An absolute masterpiece of the Lombard Renaissance
The Torriani Book of Hours
Bibliothèque du Château de Chantilly, Ms. 83
With its extraordinary binding and highly elaborate illumination work, while very small, this precious Book of Hours must be considered an absolute masterpiece.
The splendid binding The Torriani Book of Hours is just one of a small handful of manuscripts of this period which still have their original bindings. It is therefore an exceedingly rare item. The two binding covers, with their gilded silver filigree work, are adorned with cameos representing Saint Catherine and Saint Lucy. Inside the binding covers, we also find 14 enamel inserts representing the Kiss of Judas, the Way to Calvary and twelve busts of saints. The wealth, luxury and refinement of the times is clearly illustrated by the Torriani Book of Hours, alongside other devotional works of this kind produced by the jewellers’ workshops of Milan under the House of Sforza.
The refinement of the embellishments Thirty illuminations adorn this small devotional codex for private use. Twelve are Calendar illustrations. For the eighteen Offices of the Virgin we find six full-page illuminations and twelve pages with illuminated initials featuring architectural and floral motifs, putti, birds and rabbits.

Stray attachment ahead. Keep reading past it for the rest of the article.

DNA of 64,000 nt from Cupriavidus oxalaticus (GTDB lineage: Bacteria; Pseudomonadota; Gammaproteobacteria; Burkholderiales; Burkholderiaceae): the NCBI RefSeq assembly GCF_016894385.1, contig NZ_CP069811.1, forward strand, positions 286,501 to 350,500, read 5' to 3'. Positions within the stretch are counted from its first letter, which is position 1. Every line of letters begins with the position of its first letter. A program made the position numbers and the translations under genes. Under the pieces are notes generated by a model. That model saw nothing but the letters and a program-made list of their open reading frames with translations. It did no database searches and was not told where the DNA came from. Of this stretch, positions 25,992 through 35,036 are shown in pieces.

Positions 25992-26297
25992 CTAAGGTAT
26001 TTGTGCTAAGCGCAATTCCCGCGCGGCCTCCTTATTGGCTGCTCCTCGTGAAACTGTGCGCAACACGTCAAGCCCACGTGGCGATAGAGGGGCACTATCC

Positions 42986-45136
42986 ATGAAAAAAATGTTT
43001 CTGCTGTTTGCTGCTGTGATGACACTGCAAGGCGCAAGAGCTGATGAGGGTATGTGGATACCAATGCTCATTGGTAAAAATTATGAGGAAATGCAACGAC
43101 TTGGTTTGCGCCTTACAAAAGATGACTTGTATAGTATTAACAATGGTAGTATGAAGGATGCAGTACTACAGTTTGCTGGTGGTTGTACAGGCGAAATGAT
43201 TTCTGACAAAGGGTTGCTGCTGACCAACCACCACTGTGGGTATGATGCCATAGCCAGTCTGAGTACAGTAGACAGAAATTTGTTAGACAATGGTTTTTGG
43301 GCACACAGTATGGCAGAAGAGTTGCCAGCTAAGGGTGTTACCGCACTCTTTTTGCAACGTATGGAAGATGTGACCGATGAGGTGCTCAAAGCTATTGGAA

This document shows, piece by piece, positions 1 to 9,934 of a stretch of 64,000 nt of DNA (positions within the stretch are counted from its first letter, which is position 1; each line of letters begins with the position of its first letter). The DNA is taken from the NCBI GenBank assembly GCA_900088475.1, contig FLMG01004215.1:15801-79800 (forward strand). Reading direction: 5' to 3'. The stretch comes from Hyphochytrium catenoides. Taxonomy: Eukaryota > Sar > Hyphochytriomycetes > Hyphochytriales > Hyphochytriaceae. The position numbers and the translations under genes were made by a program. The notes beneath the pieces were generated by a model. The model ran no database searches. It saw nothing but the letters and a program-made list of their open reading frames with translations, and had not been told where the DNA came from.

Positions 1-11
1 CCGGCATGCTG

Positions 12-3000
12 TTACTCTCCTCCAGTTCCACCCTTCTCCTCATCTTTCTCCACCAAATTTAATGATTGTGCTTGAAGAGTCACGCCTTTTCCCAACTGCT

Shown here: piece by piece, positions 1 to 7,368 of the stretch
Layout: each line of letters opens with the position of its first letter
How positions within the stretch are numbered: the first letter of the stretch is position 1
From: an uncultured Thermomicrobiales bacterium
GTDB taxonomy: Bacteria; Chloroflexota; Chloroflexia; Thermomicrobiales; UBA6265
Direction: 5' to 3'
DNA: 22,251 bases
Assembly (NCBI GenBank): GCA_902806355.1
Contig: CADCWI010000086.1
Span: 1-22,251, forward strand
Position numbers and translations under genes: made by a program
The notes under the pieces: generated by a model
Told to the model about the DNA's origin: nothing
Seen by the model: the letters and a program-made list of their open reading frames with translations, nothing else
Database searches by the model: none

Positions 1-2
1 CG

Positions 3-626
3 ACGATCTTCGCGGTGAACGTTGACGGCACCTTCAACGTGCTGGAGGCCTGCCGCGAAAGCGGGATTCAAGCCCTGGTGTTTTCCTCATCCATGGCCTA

A master’s workshop The illustrations for the Torriani Hours may be ascribed to the Milanese ‘bottega’ (workshop) of the master, Giovanni Ambrogio de Predis. This leading workshop operated in full awareness of the latest developments in the field of painting in Lombardy at the close of the fifteenth century, and, in particular, of the art of Leonardo da Vinci (with whom de Predis worked in 1483, on the Virgin of the Rocks). The embellishments of the borders, with their markedly naturalistic representations of animals, jewels and floral sprays, are the work of the young Matteo da Milano – one of the leading illuminators of Milan – who received commissions from the most important Houses of Renaissance Italy.
Patronage The codex was commissioned by the Milanese Della Torre or Torriani house, an illustrious family of Lombardy which, for some time, ruled over Milan. Further confirmation of the Milanese origin of the work is to be found in the inclusion of certain features such as local saints, in the Calendar, and the church of Santa Maria Maggiore, Milan’s old cathedral, surmounted by a statue of Saint Ambrose (the Patron Saint of Milan). However, the identity of the lady for whom the codex was made, perhaps a lady of the court of Ludovico Sforza, is unknown.
The work is accompanied by a book with commentary, edited by Pier Luigi Mulas, with writings by Marco Collareta, Jean-Baptiste Lebigue and Monica Visioli.